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Abstract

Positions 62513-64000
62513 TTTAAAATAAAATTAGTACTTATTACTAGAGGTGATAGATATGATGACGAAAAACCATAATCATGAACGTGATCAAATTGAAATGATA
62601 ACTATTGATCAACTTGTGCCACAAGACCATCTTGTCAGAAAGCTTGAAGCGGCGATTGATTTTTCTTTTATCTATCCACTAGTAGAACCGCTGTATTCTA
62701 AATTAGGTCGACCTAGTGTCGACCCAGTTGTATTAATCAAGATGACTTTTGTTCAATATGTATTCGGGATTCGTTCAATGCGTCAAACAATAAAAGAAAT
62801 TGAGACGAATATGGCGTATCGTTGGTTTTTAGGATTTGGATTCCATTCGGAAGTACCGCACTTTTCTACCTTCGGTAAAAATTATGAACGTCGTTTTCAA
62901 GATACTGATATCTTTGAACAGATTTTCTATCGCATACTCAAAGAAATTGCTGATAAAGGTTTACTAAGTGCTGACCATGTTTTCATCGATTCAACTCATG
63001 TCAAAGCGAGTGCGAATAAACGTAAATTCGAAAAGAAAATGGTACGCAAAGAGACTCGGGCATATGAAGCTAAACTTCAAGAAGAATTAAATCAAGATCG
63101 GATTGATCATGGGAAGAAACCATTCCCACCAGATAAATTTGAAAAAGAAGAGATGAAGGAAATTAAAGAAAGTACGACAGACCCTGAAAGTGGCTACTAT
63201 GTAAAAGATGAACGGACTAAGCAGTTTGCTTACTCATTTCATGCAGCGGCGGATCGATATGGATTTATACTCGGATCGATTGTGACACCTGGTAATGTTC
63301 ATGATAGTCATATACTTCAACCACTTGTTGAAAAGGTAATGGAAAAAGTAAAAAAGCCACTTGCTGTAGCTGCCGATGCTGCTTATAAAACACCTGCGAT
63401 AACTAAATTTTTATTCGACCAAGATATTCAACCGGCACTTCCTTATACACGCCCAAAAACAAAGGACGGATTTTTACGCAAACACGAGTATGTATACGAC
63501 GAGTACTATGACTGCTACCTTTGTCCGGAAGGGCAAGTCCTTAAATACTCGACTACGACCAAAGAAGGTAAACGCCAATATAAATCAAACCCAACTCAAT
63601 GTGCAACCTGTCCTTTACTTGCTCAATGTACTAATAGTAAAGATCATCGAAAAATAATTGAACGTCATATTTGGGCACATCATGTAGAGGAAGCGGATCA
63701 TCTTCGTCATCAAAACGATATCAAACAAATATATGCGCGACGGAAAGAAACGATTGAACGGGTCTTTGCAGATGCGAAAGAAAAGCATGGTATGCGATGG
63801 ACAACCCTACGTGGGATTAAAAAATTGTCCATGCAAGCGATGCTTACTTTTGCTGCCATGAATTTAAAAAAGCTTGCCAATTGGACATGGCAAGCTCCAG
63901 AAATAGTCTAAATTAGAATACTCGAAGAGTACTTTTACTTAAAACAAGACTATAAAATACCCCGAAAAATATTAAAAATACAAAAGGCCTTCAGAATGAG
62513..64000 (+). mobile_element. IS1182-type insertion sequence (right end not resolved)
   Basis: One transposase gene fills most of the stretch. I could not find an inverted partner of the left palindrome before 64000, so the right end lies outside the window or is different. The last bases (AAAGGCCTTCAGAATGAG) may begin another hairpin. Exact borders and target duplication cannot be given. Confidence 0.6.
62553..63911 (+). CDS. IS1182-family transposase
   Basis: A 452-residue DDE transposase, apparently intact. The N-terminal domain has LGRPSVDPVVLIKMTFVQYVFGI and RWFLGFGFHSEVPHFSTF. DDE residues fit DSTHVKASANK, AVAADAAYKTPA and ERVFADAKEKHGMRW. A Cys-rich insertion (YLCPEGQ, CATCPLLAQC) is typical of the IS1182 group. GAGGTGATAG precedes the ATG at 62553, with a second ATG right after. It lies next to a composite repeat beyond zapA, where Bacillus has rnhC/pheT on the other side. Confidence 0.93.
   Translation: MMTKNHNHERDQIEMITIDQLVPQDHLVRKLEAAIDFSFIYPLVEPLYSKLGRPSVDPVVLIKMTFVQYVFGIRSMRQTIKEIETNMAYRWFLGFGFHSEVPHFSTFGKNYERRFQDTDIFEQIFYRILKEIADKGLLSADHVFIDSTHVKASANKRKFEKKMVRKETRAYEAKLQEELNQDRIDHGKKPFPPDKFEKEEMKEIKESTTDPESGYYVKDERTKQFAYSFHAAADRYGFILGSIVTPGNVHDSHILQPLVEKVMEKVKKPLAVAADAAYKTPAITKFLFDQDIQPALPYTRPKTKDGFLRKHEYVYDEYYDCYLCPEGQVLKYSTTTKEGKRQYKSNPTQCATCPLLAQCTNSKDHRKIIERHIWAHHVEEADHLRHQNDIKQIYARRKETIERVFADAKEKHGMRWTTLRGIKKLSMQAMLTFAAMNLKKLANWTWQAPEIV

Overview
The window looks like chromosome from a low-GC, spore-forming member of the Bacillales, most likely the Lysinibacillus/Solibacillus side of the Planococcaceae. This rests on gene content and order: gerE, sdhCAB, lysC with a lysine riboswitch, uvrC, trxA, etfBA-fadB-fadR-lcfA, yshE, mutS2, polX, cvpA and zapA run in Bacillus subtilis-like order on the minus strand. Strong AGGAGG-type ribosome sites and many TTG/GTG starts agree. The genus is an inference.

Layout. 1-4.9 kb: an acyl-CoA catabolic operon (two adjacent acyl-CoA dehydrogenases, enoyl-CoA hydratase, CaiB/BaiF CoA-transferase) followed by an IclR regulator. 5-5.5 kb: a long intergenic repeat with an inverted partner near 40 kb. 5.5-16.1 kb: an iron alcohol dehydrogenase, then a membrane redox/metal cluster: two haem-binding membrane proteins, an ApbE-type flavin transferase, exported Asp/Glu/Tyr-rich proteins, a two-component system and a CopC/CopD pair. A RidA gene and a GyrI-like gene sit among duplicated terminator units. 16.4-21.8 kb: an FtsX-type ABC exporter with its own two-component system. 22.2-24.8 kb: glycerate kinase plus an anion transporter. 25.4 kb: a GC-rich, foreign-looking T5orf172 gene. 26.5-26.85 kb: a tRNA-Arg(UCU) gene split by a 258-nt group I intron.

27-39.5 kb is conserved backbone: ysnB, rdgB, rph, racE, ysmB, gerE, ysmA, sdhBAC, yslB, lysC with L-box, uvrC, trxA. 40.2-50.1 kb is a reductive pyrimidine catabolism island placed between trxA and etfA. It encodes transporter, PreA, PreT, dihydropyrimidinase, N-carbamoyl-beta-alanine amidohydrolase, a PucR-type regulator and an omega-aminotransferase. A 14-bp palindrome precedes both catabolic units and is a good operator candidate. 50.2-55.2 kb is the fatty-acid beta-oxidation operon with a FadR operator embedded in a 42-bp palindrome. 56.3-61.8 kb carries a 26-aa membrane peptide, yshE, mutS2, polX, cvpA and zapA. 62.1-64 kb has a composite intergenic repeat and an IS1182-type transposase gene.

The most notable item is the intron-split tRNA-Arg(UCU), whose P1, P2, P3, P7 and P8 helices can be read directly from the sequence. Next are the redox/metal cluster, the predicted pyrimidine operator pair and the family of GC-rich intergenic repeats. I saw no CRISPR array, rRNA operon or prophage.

A comparative study of the effects of catalyst fragmentation in the gas phase and bulk polymerization processes in performed. Typical operating conditions for each process are used for the comparison. The monomer concentration in the bulk process is nearly one order of magnitude larger than that in the gas phase process. The energy transfer conditions between the particle and the fluid phase are better in the liquid phase. The rate of mass transfer within the macroparticle at the initial steps of the polymerization is found to be slower in the bulk process than in the gas phase process. In the liquid phase process, fragmentation takes place more slowly. Temperature excursion values are smaller even though the dimensionless monomer concentrations are, in fact, greater because of the higher monomer concentration available in the liquid phase. The final steady rate of reaction and the ultimate catalyst yield reflect this phenomenon. Although the microparticle nucleus size affects both processes, the diffusion control that occurs when the fragments are large affects the gas phase process more intensely. In the bulk process, even at the lowest value reached by the rate of reaction, this is still sufficiently high so as to produce high yields.